SPAD) via phone (+6180-088-7723), email,
or the internet.
service like Grab are popular and are generally safe, but visitors should
review the 2019 Uber U.S. Safety Report for security awareness and to understand the
risks associated with rideshare services.
OSAC’s report, Security In Transit: Airplanes, Public
Transport, and Overnights.
The U.S. Department of State has
assessed Kuala Lumpur as being a MEDIUM-threat
location for terrorism directed at or affecting official U.S. government
interests. Malaysia experienced its first ISIS-related terrorist attack in
2016, when a grenade attack at a nightclub near Kuala Lumpur injured eight
people. Since 2013, Malaysian authorities have arrested more than 400 ISIS
supporters, including many individuals who planned to travel to Syria and Iraq
to participate in fighting.
The U.S. Department of State
remains concerned about the possibility of more terrorist attacks against U.S.
citizens in Malaysia. Regional extremist groups have demonstrated the
capability and intent to carry out attacks in locations where Westerners
congregate. Threat actors do not appear to distinguish between civilian and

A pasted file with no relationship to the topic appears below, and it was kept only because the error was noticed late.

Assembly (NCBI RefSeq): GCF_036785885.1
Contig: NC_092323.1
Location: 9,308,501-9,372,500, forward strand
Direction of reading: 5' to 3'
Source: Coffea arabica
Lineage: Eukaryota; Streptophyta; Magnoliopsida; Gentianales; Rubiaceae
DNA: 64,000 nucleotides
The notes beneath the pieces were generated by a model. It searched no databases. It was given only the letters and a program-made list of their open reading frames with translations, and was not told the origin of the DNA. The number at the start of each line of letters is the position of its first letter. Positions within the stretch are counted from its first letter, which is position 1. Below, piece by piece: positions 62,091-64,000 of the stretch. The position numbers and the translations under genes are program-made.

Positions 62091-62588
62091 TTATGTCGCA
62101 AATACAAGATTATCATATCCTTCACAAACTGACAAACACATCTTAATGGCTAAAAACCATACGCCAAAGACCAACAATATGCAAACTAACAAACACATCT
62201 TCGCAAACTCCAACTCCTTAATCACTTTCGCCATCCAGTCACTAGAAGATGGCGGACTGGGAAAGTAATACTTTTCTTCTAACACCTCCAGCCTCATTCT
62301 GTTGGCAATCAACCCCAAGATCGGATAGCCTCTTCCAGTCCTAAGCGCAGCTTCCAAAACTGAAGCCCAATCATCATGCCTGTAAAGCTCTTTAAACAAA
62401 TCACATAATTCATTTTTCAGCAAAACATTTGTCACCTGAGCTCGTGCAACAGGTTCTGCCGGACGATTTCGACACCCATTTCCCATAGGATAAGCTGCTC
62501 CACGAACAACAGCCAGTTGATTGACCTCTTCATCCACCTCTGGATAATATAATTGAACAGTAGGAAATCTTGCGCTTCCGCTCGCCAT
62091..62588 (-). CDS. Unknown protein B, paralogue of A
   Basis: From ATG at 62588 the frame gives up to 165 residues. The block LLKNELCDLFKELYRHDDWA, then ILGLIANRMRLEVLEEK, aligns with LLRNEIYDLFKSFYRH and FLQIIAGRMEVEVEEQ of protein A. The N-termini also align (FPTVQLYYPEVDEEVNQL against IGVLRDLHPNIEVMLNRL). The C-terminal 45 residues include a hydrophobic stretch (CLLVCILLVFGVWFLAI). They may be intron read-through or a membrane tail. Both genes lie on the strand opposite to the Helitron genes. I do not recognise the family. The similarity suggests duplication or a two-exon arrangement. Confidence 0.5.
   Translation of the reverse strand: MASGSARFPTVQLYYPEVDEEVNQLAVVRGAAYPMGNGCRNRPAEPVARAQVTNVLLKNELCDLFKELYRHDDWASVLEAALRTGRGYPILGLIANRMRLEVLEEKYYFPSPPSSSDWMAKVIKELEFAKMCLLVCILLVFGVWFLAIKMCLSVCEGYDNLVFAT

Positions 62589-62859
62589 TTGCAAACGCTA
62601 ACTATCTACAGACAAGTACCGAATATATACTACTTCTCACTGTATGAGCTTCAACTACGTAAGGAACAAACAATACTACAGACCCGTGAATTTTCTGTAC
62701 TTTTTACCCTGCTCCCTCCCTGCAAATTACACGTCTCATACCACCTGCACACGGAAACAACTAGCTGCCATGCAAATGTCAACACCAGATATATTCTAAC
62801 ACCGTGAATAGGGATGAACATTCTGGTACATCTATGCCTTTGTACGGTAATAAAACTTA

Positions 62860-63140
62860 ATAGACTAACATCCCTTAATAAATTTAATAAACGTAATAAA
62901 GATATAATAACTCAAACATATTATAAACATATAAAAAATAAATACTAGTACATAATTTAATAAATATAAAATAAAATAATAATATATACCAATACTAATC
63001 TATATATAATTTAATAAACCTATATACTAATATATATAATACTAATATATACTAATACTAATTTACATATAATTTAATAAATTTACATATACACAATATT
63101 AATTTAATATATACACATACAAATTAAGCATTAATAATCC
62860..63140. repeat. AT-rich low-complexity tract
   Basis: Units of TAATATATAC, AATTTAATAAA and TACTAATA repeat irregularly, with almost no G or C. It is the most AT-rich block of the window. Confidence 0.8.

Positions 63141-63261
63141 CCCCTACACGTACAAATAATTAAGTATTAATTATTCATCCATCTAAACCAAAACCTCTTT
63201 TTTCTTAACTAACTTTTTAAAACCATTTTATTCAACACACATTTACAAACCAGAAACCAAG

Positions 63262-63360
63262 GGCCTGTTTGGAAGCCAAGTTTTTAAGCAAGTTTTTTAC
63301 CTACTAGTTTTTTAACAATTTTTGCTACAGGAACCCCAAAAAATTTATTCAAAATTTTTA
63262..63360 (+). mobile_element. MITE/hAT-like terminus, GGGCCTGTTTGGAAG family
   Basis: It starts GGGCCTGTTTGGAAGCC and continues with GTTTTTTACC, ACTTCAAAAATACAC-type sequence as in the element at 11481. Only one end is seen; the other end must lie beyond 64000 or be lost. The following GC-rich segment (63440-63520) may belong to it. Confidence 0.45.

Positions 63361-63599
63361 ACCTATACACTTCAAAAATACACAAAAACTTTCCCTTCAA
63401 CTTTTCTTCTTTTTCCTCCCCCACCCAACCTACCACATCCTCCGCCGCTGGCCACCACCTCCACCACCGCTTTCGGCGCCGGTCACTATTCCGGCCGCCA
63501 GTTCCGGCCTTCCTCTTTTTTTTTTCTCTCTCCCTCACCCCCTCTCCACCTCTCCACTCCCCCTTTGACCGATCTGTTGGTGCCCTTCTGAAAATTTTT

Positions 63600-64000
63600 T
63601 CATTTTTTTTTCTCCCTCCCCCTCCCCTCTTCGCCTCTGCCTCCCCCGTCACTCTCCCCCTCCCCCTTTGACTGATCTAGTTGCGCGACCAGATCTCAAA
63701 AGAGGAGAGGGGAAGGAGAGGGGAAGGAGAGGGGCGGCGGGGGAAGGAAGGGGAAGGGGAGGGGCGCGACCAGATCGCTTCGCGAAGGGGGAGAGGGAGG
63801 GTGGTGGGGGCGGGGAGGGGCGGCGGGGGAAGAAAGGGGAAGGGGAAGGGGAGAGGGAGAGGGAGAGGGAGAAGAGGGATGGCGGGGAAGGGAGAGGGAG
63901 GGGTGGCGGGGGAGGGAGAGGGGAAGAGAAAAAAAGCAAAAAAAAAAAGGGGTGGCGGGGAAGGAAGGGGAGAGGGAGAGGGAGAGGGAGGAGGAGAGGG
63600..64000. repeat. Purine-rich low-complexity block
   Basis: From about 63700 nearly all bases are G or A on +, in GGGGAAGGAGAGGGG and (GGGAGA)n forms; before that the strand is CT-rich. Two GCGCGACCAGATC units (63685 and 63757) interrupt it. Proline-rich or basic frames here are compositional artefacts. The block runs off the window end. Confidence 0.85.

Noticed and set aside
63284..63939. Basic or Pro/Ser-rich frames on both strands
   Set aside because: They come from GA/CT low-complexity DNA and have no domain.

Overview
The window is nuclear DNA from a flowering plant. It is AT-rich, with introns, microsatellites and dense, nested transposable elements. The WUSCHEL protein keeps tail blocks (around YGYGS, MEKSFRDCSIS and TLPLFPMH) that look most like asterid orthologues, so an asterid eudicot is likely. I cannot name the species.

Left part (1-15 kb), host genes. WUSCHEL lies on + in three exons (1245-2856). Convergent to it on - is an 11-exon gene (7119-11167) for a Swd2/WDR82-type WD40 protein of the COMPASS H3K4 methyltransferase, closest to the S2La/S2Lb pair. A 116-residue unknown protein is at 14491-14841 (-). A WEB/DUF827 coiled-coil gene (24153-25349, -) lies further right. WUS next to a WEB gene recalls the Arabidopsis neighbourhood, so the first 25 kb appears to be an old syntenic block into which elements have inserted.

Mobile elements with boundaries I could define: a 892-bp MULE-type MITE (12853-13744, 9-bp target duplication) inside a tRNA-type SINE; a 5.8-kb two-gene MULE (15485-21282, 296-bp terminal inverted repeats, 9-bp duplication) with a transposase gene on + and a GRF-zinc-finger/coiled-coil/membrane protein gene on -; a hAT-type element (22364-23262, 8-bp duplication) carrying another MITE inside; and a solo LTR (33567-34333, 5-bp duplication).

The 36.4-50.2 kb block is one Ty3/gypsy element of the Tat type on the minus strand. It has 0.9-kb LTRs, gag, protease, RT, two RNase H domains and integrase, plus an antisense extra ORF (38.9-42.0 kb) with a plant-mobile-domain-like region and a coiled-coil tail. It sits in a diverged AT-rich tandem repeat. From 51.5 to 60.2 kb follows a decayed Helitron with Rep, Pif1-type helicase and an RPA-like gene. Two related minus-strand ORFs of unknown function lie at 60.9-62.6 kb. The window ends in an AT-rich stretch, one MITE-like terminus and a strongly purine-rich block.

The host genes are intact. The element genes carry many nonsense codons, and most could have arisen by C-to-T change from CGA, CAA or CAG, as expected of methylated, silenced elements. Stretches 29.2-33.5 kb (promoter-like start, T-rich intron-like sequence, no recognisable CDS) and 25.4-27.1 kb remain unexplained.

official targets. Unsophisticated attacks in public areas, tourist sites, and
upscale shopping venues are of greatest concern.
The Malaysian government
characterized an incursion into the state of Sabah in 2013 by several hundred
gunmen from the southern Philippines who were asserting a territorial claim as
terrorism. Authorities have convicted dozens of suspects for waging war and
other national security offenses. Kidnap-for-Ransom (KFR) activity in the
waters off the eastern coast of Sabah remains a key concern linked directly to
the Abu Sayyaf Group (ASG), a State Department-designated foreign terrorist organization
based in the southern Philippines.
Religious, and Ethnic Violence
The U.S. Department of State has
assessed Kuala Lumpur as being a MEDIUM-threat
location for political violence directed at or affecting official U.S.
government interests. In 2018, Malaysia experienced its first democratic